A remarkable day

So much to talk about!  When I awoke this morning I had in mind to cut back.  That was the first of my New Year’s projects to evaporate.  By the time I had eaten my gruel, in fact even before I had finished doing so, I was swept off my feet by an email from Fiona on the Canary Islands. In her inimitable way she bolstered my day with her seemingly inextinquishable energy, affection and positivity.  All that from another side of the North Atlantic Ocean!  And only last evening via FaceTime we had spoken with (and seen) our friends Ian and Pierre in New Zealand for an equally animated and improving discussion from the South Pacific Ocean. Nor can I overlook the first New Year’s Day message and photos from our friends Franz and Liz in Antarctica!  You would think after all that intercontinental sweep there would be very little competition.

The name Islas Canarias is likely derived from the Latin name Canariae Insulae, meaning “Islands of the Dogs”, perhaps because monk seals or sea dogs were abundant, a name that was evidently generalized from the ancient name of one of these islands, Canaria – presumably Gran Canaria. According to the historian Pliny the Elder, the island Canariacontained “vast multitudes of dogs of very large size”. The connection to dogs is retained in their depiction on the islands’ coat-of-arms.

Other theories speculate that the name comes from the Nukkari Berber tribe living in the Moroccan Atlas, named in Roman sources as Canarii, though Pliny again mentions the relation of this term with dogs.

The name of the islands is not derived from the canary bird; rather, the birds are named after the islands.

Late in the morning, approachng the noon hour, when I had only then completed the rigours and protocol of awakening (from what by the way had been an uncommonly pleasant sleep), I glanced longingly at the glowing morning sunshine glinting upon the equable face of the river. It beckoned me with that magic of instant endearment, the music of “Some Enchanted Evening”. I didn’t hesitate.  Donnng my overcoat, an additional silk scarf and woollen gloves, I pushed off to collect my tricycle from the subterranean parking garage.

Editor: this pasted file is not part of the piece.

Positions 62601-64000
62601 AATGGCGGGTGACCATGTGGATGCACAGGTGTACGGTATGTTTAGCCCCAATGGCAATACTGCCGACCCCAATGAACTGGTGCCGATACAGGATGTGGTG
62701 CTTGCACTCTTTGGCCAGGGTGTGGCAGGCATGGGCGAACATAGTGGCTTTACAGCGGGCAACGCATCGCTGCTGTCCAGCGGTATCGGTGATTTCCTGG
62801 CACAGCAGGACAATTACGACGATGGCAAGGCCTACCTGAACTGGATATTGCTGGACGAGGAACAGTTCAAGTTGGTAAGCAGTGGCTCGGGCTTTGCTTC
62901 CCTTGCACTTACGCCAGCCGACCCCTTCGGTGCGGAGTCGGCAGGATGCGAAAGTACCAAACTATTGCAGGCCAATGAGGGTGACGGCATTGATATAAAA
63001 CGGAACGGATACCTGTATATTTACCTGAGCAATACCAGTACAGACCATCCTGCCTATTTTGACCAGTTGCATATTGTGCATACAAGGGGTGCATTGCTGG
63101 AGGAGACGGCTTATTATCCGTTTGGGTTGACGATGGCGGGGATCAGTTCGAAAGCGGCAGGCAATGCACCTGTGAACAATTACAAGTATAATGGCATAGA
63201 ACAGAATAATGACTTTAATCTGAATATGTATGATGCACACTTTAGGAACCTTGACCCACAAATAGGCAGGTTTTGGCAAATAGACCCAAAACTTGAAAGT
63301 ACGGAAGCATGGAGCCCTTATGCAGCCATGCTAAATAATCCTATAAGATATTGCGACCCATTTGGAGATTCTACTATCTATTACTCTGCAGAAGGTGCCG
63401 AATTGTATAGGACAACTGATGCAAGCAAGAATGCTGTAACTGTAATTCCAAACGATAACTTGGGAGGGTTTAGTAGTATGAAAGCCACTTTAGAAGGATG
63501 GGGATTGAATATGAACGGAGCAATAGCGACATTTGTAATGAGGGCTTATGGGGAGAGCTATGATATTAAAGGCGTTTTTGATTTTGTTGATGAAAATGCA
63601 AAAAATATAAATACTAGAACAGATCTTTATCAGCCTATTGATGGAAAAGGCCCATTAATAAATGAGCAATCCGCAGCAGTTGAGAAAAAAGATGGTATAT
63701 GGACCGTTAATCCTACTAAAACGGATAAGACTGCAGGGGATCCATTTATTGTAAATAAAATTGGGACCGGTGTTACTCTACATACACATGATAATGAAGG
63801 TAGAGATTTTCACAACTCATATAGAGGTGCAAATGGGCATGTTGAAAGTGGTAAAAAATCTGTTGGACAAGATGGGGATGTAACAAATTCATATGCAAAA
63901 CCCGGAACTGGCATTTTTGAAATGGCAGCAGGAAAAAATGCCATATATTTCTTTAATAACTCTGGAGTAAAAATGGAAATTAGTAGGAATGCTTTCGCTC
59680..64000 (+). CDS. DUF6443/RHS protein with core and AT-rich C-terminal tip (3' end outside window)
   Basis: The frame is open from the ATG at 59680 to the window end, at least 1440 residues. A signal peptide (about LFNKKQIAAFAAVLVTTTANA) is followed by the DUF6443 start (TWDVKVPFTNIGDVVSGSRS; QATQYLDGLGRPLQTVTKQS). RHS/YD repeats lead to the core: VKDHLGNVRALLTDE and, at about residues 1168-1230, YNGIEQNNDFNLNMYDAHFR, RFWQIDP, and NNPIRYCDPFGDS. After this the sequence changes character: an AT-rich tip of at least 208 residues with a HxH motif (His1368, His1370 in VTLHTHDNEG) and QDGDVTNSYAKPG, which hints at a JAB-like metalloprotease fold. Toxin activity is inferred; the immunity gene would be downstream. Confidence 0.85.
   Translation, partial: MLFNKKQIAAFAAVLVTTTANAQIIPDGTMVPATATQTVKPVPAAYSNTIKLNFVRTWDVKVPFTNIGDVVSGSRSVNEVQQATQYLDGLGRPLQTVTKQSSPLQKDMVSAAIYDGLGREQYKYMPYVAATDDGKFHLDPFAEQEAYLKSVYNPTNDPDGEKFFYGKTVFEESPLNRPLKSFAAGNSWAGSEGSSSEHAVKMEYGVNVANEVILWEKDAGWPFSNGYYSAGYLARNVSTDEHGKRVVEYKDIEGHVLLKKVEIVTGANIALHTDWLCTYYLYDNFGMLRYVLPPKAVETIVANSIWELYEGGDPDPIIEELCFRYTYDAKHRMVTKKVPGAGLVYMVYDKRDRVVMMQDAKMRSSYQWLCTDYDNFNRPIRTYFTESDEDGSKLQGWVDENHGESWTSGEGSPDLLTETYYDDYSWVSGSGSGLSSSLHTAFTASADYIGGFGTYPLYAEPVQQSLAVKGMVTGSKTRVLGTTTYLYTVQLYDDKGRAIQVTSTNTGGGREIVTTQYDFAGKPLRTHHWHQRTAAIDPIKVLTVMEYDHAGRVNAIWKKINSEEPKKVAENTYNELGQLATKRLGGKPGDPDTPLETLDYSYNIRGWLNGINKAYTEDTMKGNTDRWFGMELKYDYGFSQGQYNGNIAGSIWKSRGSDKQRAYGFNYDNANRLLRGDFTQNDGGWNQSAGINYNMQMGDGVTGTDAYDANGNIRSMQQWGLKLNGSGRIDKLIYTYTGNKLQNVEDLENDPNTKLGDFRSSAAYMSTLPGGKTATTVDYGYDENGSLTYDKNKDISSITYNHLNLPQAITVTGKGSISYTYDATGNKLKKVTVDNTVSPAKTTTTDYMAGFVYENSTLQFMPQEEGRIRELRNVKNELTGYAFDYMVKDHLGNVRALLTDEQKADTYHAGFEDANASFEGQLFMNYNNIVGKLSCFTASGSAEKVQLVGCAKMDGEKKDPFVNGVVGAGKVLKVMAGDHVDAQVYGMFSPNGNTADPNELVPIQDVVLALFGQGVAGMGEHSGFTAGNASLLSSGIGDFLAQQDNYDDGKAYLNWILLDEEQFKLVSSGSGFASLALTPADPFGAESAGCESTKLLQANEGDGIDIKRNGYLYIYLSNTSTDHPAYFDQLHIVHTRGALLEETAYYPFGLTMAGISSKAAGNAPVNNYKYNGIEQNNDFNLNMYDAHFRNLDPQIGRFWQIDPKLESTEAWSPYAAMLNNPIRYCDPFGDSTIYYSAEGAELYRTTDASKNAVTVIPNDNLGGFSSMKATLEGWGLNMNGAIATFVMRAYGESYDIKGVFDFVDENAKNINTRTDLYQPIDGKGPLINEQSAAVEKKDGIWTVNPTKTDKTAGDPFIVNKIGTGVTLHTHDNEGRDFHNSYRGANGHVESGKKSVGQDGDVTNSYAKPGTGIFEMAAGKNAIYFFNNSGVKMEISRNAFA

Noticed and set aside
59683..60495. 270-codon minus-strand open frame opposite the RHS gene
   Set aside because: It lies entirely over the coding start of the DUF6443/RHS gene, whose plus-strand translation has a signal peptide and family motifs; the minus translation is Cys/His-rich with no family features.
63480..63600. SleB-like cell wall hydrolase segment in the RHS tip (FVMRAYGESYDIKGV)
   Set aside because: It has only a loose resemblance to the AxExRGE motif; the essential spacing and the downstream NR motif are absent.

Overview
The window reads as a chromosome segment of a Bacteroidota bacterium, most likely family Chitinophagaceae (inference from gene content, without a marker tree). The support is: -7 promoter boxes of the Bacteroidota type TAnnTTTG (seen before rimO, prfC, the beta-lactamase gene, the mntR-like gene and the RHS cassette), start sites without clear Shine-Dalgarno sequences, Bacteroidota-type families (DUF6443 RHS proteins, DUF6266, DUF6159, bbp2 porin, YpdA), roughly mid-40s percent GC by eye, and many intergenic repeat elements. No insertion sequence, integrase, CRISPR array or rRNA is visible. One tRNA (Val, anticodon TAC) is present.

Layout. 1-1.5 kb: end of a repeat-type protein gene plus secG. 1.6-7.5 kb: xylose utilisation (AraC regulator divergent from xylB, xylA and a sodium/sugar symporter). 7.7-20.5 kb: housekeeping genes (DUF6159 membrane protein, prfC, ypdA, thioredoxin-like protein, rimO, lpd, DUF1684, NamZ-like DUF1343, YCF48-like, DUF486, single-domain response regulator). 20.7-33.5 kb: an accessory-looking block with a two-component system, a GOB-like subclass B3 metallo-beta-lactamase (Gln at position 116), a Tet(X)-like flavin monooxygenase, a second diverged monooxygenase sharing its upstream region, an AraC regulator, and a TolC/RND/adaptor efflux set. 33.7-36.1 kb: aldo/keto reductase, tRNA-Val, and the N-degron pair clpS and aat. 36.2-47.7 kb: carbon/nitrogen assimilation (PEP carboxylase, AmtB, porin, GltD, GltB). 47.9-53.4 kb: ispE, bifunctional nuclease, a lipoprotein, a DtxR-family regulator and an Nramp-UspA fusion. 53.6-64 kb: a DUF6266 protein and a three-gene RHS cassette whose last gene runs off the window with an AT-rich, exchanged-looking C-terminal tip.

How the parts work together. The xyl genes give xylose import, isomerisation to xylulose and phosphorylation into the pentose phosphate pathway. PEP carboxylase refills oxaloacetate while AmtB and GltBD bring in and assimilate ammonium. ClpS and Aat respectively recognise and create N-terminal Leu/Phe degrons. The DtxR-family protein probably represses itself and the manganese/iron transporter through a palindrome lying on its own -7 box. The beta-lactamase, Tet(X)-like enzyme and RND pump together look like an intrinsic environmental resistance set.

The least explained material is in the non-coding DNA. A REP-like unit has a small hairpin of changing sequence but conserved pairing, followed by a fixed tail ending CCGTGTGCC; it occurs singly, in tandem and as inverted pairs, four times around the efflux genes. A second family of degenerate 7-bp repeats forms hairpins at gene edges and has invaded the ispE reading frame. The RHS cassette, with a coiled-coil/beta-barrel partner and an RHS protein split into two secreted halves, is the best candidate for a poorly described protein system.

The instant I ascended from the garage onto the roadway I was in heaven!  The weather was that ideal combination of cool without being cold, dry and bright.  It was not the weather one normally associates with winter in Canada.  In fact it seemed more like a late autumnal day.  The pedestrians and dog walkers along the sidewalk or about the riparian park were clearly as encouraged by the grand weather.

So stimulative was the weather that I was moved to park my tricycle at the front entrance to Fairview Manor and press the black button.  The door opened.  I cautiously entered, looking about to refresh my memory.  There it was!  A piano!  A real piano, not an electric one!  A Yamaha but nonetheless tolerable.  There was an old lady with a mournful look seated not far from the instrument.  I greeted her then seated myself upon the bench of the piano.  I removed my gloves, putting them into the pocket of my jacket which for some reason I did not remove. Clearly I hadn’t anticipated a lingering visit.